Chapter 9 Social Psychology

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The main difference between compliance and obedience is that obedience occurs in response to
a more powerful person or group.
Normative social influence often has a greater impact on _______________________ than on_______________________.
public compliance; private acceptance
People who hold a minority view tend to change the majority opinion through
informational social influence
Chartrand and Bargh (1999) found that people mimic such behaviors as face rubbing and foot shaking, and that this mimicry is particularly likely to occur when
the person or people being mimicked are well liked and the person doing the mimicking has a high need to affiliate with others
Recall that Sherif (1936) showed participants a point of light in a completely darkened room and asked them to judge the light’s movement. The results from this study suggest that people
often change their own judgments in accordance with others’ judgments.
Janet has a minority opinion about dorm curfew and is afraid she will feel pressured to conform to the majority opinion at an upcoming dorm meeting. To resist conformity pressure, Janet should
bring an ally to the meeting.
Going into a group meeting at work, you are concerned that you will end up conforming to the rest of the group on decisions, even when you disagree. Which of the following factors could influence whether you conform?
having to share your opinion with group members recognizing that other group members have more status than you do feeling uncertain about the topic at hand
According to research on group polarization, people who make decisions in groups tend to make decisions that are more _______________ than people who make decisions on their own.
Which of the following statements captures the persuasive arguments account of why group polarization occurs? Discussing an issue in a group
exposes group members to even more arguments in favor of the position that the average group member was already inclined to take.
According to the social comparison interpretation of group polarization, when exposed to other group members’ attitudes, people’s attitudes tend to become more extreme in the _____________________________ because they want to _____________________________.
same direction the group is already leaning; distinguish themselves from others
A social norm that reflects how things are typically done is considered ____________________, whereas a social norm that reflects what behaviors are approved is considered ____________________.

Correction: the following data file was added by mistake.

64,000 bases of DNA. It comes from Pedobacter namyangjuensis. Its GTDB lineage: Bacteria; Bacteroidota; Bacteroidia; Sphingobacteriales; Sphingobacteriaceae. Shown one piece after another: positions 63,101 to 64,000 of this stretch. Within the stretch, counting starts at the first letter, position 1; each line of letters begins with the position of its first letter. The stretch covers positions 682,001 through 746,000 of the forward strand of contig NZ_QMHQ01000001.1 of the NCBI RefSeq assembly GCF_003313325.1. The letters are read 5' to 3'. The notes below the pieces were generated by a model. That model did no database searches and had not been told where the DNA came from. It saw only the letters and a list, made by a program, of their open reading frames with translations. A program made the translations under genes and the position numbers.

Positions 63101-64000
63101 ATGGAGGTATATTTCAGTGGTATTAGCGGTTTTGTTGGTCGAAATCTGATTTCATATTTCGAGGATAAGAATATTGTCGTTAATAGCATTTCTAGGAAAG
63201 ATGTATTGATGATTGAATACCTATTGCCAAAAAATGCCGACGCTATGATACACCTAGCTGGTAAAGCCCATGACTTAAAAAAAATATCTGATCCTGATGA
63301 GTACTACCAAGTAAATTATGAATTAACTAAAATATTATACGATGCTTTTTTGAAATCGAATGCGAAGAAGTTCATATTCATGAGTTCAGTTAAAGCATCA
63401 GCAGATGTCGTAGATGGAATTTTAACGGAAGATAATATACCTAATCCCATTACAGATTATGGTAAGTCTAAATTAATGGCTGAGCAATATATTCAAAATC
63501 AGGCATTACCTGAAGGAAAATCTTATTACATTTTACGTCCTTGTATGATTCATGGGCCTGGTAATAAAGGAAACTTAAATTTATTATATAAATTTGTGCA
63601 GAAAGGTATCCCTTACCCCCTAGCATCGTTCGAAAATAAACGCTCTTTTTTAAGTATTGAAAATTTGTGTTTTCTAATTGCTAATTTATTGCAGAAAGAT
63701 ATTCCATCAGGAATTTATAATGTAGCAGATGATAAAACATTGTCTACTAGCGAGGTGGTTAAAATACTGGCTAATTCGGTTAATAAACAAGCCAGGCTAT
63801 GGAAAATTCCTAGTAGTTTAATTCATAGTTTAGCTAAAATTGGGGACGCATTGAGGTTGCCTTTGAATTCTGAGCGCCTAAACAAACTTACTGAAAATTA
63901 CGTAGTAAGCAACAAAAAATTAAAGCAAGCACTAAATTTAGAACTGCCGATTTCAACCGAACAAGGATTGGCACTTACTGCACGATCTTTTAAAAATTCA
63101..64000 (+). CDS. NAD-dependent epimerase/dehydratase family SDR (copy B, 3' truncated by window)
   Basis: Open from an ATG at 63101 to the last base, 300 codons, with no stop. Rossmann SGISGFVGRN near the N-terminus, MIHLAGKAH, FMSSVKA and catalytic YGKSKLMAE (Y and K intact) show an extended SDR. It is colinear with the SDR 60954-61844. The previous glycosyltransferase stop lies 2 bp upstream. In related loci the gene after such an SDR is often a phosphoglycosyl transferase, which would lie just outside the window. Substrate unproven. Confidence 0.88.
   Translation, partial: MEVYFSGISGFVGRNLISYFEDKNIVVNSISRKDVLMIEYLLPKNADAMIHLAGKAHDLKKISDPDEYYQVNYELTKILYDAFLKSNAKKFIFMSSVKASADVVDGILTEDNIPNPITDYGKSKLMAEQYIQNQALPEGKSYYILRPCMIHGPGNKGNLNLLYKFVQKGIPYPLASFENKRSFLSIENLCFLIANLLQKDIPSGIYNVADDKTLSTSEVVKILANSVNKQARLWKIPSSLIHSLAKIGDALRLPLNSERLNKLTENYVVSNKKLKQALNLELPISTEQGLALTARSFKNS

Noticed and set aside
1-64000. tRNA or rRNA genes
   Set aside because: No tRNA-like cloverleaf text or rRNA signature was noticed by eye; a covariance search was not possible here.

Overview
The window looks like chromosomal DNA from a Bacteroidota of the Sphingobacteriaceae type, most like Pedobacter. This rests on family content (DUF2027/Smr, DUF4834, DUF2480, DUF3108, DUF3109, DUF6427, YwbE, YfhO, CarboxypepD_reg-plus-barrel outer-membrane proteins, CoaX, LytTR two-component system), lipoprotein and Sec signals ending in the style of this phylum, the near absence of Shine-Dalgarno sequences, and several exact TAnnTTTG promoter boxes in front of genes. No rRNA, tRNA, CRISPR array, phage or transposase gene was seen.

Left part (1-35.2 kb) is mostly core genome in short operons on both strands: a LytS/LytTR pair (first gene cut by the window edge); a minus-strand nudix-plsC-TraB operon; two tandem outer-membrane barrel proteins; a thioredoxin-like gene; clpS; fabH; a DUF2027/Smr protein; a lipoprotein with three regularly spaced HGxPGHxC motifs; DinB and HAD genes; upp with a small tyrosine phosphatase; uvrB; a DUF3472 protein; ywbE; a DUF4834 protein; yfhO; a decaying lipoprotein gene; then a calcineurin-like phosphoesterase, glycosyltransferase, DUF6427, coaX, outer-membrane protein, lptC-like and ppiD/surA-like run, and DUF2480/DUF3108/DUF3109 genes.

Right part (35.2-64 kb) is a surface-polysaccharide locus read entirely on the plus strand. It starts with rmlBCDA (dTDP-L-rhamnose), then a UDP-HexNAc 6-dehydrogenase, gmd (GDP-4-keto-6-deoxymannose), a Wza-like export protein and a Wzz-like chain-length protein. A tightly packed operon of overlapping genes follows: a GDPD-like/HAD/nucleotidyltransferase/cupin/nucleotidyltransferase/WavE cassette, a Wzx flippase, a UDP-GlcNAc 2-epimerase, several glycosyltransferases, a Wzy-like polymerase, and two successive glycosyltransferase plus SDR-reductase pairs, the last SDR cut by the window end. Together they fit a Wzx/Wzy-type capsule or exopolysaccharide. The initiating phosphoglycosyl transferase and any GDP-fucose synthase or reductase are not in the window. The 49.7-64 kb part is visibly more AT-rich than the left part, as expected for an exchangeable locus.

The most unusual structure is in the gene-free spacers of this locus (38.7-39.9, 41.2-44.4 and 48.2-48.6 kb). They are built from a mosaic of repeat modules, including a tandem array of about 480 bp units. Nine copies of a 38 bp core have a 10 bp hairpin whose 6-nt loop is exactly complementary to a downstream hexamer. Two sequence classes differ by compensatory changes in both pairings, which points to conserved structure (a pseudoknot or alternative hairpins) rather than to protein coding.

descriptive; prescriptive
After successfully requesting that his neighbor loan him his jumper cables to start his car, Jeremy then persuades his neighbor to drive him the ten miles to where his car is stalled. This kind of "foot-in-the-door" technique usually works because people
perform certain actions because they are consistent with their self-images.
According to the negative state relief hypothesis,
granting someone’s request decreases negative mood states (i.e., makes them feel less bad).
In the original Milgram experiment (1965), the experimenter asked participants to shock someone else whenever that person made a mistake on a learning task. The results of this experiment revealed that:
Nearly all participants called the experimenter's attention to the learner's suffering, and many participants stated explicitly that they refused to continue.
What percent of the participants in Milgram’s original experiment delivered the maximum level of shock of 450 volts? Approximately
Hideous crimes against humanity include the Holocaust in Nazi Germany, the “ethnic cleansing” in Bosnia, and the tribal massacres in Rwanda. According to the textbook, there are two different ways of explaining such crimes. One of these explanations, the normalist thesis, holds that
under certain circumstances, almost anyone has the capacity to harm others.
The foot-in-the-door studies and the Milgram studies are similar in that they both
asked people to comply with a small, relatively unobjectionable action at first.
Research on affective forecasting (from Chapter 6, on emotions and happiness) suggests that people tend to
overestimate the emotional impact of negative life events.
Danner and colleagues (2001) analyzed personal narratives written by a sample of nuns at the time when they entered the convent around age 20. The researchers then evaluated how the nuns were doing many years later. What was a key finding of this study?
Nuns who reported more happiness in their personal narratives at age 20 lived longer lives.
William and Theodore want to take their children on a backpacking trip. Research suggests that if they want to increase the probability that their children will look back on the trip and think it was great fun, William and Theodore should try to make sure that
the end of the trip is extremely fun.